Under English law, a person can write instructions for the distribution of her property upon her death; then, when that person dies, the probate court will implement these instructions to convey the property of the estate to the correct heirs. These written instructions are called the decedent’s “will.” You might write in your will that you want your money to be distributed to your children in certain amounts, or given to a charitable cause; you might want certain possessions to go to certain people who would be likely to appreciate them, or to a museum or library. The person writing the will may leave the will with her lawyer or with other important papers (such as insurance or banking records) or make whatever provision she likes to see that her will comes to light when it is needed.
If you write a will and then survive the writing for long enough, your wishes may change, or you may lose or gain property in such a way that you want to write further provisions, called a “codicil.” This allows you to make small changes while sparing you the trouble of starting again with a new will.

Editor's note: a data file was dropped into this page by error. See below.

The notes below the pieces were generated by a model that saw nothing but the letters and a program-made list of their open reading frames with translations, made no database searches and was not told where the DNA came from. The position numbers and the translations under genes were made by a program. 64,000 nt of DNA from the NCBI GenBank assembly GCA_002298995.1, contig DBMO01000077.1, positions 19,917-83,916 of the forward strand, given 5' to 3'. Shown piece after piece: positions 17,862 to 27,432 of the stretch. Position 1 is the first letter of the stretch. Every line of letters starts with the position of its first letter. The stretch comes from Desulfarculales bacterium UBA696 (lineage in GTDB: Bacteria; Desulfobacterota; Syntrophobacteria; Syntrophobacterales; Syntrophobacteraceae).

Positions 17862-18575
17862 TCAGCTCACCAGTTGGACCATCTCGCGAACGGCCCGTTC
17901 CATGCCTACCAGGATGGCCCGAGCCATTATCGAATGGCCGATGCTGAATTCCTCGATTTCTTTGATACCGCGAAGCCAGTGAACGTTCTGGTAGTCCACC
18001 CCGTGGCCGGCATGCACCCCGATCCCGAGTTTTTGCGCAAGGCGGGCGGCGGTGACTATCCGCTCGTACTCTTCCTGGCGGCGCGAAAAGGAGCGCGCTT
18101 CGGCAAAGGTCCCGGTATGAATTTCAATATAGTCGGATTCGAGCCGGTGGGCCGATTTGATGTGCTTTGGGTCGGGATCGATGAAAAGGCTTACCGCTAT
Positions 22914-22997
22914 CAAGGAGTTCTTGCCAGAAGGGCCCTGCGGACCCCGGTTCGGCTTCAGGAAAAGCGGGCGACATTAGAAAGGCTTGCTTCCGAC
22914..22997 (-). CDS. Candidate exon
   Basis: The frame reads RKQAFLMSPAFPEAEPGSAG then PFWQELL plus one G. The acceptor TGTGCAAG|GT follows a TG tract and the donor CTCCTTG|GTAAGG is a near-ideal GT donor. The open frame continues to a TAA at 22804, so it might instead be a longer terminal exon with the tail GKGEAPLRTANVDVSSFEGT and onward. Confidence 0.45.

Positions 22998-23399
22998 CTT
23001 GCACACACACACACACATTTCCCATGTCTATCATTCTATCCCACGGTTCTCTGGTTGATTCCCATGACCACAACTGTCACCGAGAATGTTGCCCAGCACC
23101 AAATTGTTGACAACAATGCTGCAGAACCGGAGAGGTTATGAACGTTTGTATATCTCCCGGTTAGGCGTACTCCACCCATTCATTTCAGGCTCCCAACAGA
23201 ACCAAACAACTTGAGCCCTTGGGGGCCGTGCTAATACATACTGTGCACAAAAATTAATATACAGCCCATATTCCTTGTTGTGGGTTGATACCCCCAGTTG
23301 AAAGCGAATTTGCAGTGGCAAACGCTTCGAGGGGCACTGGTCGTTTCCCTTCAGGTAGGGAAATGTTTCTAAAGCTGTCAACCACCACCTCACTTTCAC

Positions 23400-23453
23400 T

Christopher is saying that someone has died, having a written a simple will with no codicil. A complicated will with a lot of codicils might spend a long time in probate, as potential heirs argue about contradictions or ambiguities in the writing in an effort to take part of the estate. The solicitor told Christopher that this will is simple. But Christopher has some experience with probate, and in his experience the probate court can spend a year executing a simple will; perhaps they spend much longer than a year executing a complicated one. So, he says that knowing “them,” that is, knowing the officers of the court in the sense that he knows the way they conduct the business of the court, that will mean at least one year of administration.
Christopher’s comment sounds sarcastic. He seems to express contempt for the court, in that common sense would suggest that a simple will should be discharged in much less than one year.